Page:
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IX

EYES CLOSED EYES
Cezanne's Lake Annecy
No eyes are there to see
only The Night remained
devoid of her train (ordained
by simple piety)

No moon poured down her dew.
No twilights sighed to spread
their perfumes on The Quiet bed
( and Musics too withdrew )

Thus stood. Until the Dawn
had gathered up Her goods
and 'd stocked Th'Woods
about The Day with oriole & fawn

--Then Eyes returned again
as Sun brushed off the Night
(which, quit, upon the shadows must remain)
off from that Moth's quivering flight:
Great had it been had Courage held
(Rose there becoming the Bloom of Day)
until She'd linked Decay's bouquet

--But Life's Death-compelled
and deems it must to pluck The Rose
(than leave Her for the hand
of those who'll raze Her just because)

That's why/what Eyes can't understand:
How close Soul sticks to the Bone
(nor can you guess how easy it's to flay
a superficial thing like Light
from Th'Profoundest day) 12

Monet's Meule, Degel, Soleil Couchant

^{12} Take it as an exercise in rhyme and alliteration. You will undoubtedly notice the great differences in style as you read further in this my book of verse. I applaud the very overt declarations (of a Bach, Beethoven, Verdi, etc) of sheer emotional mental states; and I am not altogether convinced of the greatness of those (musical?) works which can be too easily taken --casually-- (as if they had only been intended as filler or background...) e.g. without a pertinent, immediate intent.

"Simple piety" as faith on what NATURE offers to our human senses. The natural world is flushed with "simple piety" (just as man's flesh is bathed in the human nature). The poem speaks of a reality which comes into vision after the viewer shuts his eyes to the merely apparent. However, the starting premise does not carry over all the way through the concluding two stanzas, which speak of something else altogether: Once the eyes have opened again and placed "the hand of Action" into the fore, Possibility becomes actualized. The question resolves into "Why act?" The bottom line is the personal sacrifice (denying oneself for the sake of some questionable gain by an inhuman Nature somewhere out there (outside the [all- man's-experiences-laboring-lab] of their own concept of completeness) personal sacrifice is ridiculous and wasteful (so "the perpetrator" goes ahead and "wastes" the Rose). Not merely a moral lesson.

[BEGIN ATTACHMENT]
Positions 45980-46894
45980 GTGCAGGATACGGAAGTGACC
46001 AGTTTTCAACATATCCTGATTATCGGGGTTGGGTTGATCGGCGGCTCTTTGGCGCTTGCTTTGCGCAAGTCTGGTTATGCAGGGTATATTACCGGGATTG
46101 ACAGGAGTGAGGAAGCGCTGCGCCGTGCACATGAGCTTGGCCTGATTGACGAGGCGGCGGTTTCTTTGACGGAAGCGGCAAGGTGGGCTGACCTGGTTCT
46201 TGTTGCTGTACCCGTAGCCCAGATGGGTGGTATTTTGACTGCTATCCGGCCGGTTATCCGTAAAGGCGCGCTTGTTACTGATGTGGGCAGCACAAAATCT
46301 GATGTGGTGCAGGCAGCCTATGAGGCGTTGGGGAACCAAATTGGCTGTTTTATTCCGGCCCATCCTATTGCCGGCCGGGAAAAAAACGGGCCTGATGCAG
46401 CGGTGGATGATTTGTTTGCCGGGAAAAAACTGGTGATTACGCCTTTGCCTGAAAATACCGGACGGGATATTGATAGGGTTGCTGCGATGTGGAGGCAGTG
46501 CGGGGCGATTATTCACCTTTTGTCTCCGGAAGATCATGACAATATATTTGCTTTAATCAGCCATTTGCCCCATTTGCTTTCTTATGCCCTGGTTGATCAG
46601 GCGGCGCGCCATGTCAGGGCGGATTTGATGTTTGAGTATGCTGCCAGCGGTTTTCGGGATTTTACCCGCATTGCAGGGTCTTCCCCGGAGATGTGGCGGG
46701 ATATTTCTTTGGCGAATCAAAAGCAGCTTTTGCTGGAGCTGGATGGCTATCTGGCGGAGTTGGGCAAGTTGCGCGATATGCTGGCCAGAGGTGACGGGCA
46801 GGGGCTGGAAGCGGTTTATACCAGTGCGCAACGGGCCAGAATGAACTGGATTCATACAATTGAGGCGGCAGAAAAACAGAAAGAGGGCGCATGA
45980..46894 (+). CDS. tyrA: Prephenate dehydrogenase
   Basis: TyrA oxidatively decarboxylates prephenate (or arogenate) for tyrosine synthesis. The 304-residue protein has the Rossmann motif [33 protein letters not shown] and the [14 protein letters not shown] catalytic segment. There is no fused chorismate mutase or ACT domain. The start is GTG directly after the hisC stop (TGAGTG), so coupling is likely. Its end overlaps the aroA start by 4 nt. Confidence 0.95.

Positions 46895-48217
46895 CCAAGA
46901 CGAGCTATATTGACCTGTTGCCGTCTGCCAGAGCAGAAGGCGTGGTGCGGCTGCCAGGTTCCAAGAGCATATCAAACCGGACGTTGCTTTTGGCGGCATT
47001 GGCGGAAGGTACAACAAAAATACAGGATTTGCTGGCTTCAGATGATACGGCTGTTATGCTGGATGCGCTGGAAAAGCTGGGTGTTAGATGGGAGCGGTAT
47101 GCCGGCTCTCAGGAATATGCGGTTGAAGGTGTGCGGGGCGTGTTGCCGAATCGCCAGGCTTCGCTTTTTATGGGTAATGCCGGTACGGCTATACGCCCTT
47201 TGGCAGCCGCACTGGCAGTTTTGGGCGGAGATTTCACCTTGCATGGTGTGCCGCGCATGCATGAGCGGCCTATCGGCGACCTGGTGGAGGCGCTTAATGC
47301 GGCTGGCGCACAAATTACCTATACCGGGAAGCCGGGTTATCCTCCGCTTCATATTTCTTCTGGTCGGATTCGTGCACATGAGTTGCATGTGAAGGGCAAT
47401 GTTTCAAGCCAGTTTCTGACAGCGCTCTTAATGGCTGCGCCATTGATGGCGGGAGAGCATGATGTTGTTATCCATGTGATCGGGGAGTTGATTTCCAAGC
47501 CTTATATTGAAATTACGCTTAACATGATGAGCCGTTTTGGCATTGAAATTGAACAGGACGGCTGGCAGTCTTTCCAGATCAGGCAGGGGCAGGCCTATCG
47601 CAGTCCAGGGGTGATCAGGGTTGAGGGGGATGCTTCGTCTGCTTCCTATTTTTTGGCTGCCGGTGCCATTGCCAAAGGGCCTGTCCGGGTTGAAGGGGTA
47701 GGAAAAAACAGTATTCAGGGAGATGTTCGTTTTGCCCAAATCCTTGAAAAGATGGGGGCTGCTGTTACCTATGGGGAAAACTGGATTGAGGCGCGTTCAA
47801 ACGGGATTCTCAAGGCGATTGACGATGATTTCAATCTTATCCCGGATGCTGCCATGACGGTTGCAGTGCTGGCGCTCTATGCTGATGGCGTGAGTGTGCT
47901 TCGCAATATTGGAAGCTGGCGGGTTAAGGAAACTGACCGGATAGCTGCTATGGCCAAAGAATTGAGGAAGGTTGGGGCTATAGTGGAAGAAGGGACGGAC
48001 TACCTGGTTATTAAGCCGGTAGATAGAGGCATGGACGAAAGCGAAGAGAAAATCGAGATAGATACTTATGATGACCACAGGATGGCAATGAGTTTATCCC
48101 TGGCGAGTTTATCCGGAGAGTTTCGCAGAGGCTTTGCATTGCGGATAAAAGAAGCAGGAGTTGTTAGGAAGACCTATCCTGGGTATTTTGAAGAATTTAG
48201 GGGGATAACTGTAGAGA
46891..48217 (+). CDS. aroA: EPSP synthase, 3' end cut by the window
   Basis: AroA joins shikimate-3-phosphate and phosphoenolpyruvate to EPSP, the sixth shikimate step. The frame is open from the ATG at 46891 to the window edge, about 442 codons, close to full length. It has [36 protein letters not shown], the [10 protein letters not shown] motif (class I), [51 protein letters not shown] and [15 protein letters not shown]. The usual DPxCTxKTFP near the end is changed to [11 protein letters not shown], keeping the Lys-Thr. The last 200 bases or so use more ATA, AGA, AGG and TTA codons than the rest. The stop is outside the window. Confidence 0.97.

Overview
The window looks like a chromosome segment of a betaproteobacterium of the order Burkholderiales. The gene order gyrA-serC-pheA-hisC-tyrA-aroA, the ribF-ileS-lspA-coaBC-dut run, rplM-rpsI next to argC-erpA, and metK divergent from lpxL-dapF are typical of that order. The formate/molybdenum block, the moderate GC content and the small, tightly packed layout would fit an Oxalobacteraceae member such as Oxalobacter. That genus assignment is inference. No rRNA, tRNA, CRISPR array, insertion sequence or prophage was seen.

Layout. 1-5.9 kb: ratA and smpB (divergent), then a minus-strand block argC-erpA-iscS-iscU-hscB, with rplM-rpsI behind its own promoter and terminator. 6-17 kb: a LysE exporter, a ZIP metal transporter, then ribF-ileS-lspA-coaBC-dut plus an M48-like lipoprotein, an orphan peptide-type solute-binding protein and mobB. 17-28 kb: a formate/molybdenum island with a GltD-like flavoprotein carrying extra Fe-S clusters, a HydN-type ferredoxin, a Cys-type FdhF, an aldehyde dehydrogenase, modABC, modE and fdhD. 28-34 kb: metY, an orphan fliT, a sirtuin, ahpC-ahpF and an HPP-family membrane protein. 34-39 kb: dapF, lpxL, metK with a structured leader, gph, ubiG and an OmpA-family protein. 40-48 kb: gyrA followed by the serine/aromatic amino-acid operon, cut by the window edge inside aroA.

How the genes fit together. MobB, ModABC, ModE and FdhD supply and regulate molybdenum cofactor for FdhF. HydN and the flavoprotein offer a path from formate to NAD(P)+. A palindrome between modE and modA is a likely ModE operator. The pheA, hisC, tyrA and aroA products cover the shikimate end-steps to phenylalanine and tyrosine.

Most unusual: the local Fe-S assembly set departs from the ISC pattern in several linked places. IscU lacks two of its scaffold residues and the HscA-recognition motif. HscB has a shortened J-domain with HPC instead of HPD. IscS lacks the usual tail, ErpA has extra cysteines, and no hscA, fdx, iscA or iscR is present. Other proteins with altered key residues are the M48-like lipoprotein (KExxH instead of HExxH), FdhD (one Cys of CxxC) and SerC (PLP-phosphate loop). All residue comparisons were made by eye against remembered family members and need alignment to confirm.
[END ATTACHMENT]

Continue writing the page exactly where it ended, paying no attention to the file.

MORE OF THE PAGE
Eyes cannot guess this because they close down (go away with the 'light of Day') at night (eyes believe only in the never-endingness of Day). The (psychologically) inexplicable thing is... that command to pluck out the Rose so no one else does it --The psychotic notion (that since somebody else will do it, in any case, one might as well do it oneself is an exploration of what role experience plays in our psyche). This rationalization (so superficial at first glance) is a bold exposition of Will (its prerogative, its reason for being --its profound darkness) out of which Man has evolved. Ironically, by using this very dark life-force, or very bright, depending upon each man's personal (philosophy) of life (and morality). Notice I said ironically rather than paradoxically: We rise out of the brutality of a savage past by an act of brutal, savage reaction against it. The force for Good is inextricably the force for Evil turned in a new direction; and the differences between the two are purely those of intelligence and foresight versus more primitive urges and emotions.

It's hard (if not altogether impossible) to think of anything we think of as 'good' that is not thought of as 'good' simply because of some evil against which it contrasts. This does not mean that 'evil' is the true nature of existence (as some half-way thinkers have done), but that 'existence' is neither 'good' nor 'evil.' As Shakespeare knew, it's our "thinking makes it so." The evil of poverty is what makes charity 'good;' the evil of brutality is what makes kindness 'good,' etc.

What role for Soul in this age that is gradually acknowledging humanism? If only as far as the poet is concerned, we may think of Soul as the purely Ideal Self (the model or goal of Man or man we follow), or as the authentic Self (that reflection of our self, be it philosophical or psychological). Our true Self is but the artful (well-taught by the consciousness, by social influences) deception we perpetrate upon the human condition. If you have any doubts, or find yourself confused and unable to tell what's what, or simply do not know anything at all: Consult the dictionary. There you will find yourself, and me, and how (it is) the two of us go (and are put) together. "I am under no obligation to write ONLY what will please you --I am under no obligation to write anything that pleases me not-- since, obviously, I am under no obligation to write..." Remember these are works of the mid-sixties to mid- seventies: If I had worked mostly for the cause of modernity, these works would be quite old-hat by this time (1985). Already a great many references here are utterly dated! Whoever strives to keep atop the latest fashion strives to be crushed by the latest fad. Most important of all: Few (if any) of one's readers are under any obligation to read anything that one has [email protected]

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